The album received great reviews from the press and a great response from the fans. The positive reception took Helloween across the ocean, as they toured the US together with Grim Reaper and Armored Saint. Their American distributor at the time, RCA, got them to record a video for the epic “Halloween”, but cut it to four minutes so that the video can be played on MTV. However, after the European tour together with Overkill, the first struggles within the band started taking shape.

Exhausted from touring, Hansen asked the band to take a short break from live performances. However, as the band was just starting to gain momentum the time to take a break was just not right. The disputes ranged from arguing about their musical direction on the future releases to extensive touring and other, mostly insignificant topics. Hansen started contemplating leaving the band.

In August 1988, Helloween released Keeper of the Seven Keys: Part II. This time the record featured more Weikath-penned tracks. The idea behind this was that the first album should feature tracks written by Hansen due to their similarity to the style of their debut, while the second album would feature tracks composed by Weikath which were a lot more mainstream by comparison. The album capitalized on the success of Keeper of the Seven Keys Part 1 and picks up where it left off. Success bloomed all over Europe, Asia and even the US. The album went gold in Germany, reached #108 in the US, hit the UK top 30 albums and single "Dr Stein" reached the lofty heights of #57.

Despite the vast commercial success of the Keeper's part two, the rift between the band members kept growing. They spent more time arguing about the music rather than composing it. Hansen called for a meeting and once again asked the band if they could take a break from touring.

The band got the chance to perform, in front of 100.000 people, as a part of the Monsters of Rock festival along with Iron Maiden, David Lee Roth, Kiss, Megadeth and Guns N’ Roses at Donington Park on August 20, 1988.

Around the same time, the tension between the band and their record label Noise led to an argument which would later lead to a lawsuit. The band was discontent with how much they were being paid taking into account great record and merchandise sales, as well as frequent touring. Helloween also supported Iron Maiden on their Seventh Tour of a Seventh Tour, on some dates in Europe.

In the fall of 1988, the band went on yet another European tour, now as headlining act, named “Pumpkins Fly Free Tour”, which spawned their first ever live album, released the year after, titled “Live in the U.K.” recorded during their show in Scotland. The same record was also released as “Keepers Live” in Japan and “I Want Out Live” in the US.

MTV put the single "I Want Out" into heavy rotation. A video that was directed by Storm Thorgerson. In Hansen’s I Want Out the guitarist very publicly laid out his disillusion with life as a member of Helloween at this time.[10]

“It was a statement, yeah,” Hansen says. “It wasn’t just wanting out of the band, it was a general thing relating to everything that was going on: poor management, other people telling us where to be and what to do, never-ending internal discussions… I just wanted to rock.”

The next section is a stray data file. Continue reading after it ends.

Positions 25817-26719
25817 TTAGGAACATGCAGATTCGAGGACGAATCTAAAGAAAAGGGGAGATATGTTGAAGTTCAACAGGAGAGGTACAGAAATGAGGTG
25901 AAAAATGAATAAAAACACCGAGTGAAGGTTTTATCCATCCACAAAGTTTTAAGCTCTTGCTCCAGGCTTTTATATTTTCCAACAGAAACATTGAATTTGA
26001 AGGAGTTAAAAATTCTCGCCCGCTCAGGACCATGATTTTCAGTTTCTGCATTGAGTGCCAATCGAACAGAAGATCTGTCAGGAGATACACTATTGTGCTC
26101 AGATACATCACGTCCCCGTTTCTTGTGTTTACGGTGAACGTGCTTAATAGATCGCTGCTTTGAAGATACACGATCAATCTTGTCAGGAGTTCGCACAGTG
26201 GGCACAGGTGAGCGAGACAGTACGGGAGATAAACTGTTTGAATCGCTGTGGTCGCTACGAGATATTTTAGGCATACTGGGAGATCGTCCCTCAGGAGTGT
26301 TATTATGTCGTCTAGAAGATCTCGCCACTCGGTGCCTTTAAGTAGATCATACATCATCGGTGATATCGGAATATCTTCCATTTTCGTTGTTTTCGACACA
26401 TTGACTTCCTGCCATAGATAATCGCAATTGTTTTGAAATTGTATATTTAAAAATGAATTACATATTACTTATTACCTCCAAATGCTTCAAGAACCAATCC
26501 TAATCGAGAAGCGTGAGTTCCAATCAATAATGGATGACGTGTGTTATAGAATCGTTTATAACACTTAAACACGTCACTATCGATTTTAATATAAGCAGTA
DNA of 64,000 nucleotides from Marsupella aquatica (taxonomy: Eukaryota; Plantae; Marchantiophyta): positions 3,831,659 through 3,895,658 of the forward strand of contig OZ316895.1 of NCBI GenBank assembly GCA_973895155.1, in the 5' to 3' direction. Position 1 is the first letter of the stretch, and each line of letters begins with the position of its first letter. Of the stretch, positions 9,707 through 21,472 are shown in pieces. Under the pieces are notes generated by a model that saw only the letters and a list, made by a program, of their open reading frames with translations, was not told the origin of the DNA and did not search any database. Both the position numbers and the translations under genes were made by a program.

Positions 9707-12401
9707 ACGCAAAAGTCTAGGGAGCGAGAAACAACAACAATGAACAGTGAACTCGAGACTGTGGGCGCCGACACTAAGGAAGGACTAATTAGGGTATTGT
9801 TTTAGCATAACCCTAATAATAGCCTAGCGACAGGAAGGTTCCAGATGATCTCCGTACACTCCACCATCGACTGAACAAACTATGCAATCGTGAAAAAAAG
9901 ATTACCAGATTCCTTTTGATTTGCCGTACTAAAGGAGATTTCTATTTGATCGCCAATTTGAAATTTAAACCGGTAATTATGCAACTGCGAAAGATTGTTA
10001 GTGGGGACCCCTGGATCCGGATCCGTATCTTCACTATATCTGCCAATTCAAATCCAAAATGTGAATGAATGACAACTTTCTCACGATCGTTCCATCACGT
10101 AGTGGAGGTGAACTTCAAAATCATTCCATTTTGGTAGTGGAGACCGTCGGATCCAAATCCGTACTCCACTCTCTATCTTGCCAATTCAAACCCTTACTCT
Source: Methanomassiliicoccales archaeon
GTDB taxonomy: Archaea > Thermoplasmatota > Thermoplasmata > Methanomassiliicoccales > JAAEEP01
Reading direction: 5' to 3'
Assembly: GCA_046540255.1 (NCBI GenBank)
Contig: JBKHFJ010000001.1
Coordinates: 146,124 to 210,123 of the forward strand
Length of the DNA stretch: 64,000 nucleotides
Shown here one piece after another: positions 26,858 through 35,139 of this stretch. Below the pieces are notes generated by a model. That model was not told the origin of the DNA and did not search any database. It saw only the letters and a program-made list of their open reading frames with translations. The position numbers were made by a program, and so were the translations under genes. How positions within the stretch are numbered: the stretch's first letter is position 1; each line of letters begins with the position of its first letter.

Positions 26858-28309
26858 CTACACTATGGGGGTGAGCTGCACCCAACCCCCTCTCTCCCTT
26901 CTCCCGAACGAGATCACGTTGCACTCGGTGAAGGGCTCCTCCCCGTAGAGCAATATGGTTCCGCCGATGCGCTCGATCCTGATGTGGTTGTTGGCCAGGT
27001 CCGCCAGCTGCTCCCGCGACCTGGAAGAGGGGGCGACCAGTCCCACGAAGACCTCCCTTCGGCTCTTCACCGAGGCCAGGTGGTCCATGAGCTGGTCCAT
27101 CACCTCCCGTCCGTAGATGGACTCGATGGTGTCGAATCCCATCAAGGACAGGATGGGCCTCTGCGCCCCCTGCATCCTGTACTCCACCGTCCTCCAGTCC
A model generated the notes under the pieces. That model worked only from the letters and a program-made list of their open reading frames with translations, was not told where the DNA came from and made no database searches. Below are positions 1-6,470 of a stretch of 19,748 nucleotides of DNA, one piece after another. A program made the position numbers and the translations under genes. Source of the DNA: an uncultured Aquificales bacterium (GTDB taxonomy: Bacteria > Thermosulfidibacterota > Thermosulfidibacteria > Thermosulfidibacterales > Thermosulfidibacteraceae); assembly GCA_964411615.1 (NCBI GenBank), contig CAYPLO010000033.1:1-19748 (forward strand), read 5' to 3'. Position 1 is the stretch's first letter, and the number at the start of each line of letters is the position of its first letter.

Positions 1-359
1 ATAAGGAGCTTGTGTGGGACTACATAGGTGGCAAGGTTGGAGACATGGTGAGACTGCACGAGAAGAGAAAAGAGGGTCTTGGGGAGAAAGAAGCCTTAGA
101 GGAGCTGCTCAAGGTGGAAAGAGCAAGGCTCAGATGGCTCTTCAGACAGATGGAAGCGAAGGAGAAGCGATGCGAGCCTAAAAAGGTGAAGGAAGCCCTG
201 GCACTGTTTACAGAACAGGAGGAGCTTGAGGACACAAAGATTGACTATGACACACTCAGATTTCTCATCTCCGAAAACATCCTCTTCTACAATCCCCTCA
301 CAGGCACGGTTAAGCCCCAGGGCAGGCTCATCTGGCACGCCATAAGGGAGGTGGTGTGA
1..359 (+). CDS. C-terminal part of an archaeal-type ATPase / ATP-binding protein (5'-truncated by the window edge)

In support of its "Headbangers Ball" show, MTV also presented the Headbangers Ball Tour in US and invited Helloween to be a part of it in 1989. However, before the start of that tour, in December of 1988 Kai Hansen broke the news to the other members that he was leaving Helloween. Hansen’s last show with the band was at The Hummingbird, Birmingham, UK on November 8th, 1988.

Hansen and Kiske's departures (1989–1993)[edit]

Helloween chose Roland Grapow to replace Hansen.

Grapow was originally discovered in a club in Hamburg, Germany playing with his band Rampage. Helloween guitarist Michael Weikath, who kept Grapow's name in mind in the event Hansen would potentially leave.

Grapow, who was a car mechanic at the time, stated in 2017 that, if Weikath had not happened to ask him to join the band, he would have kept his job and given up on his dream of becoming a professional musician.[11] Grapow said in 2020:

"Weikath called me in August 88 with the question if I was still playing guitar, because he saw me at a Rampage show, He asked me if I’d like to join Helloween after they will finish the European tour, because Kai wanted to leave the band…so I started learning the songs and in December I was playing five songs with them at the rehearsal room. Some weeks later I was already on tour in America with them and then we went to Japan after that."[12]

The inaugural Headbangers Ball Tour started in April 1989 with Helloween joining San Francisco Bay Area thrash-metal band Exodus in support of headlining act Anthrax.[13]The band was slotted in the prestigious second spot, right before Anthrax's set. On the heels of this exposure to U.S. audiences, the band achieved worldwide success. Kiske reflected at the time:

"I can see why it made sense for us to get involved with MTV but I really don't think we fit this bill at all. We're playing our hardest songs every night, but we're not thrash."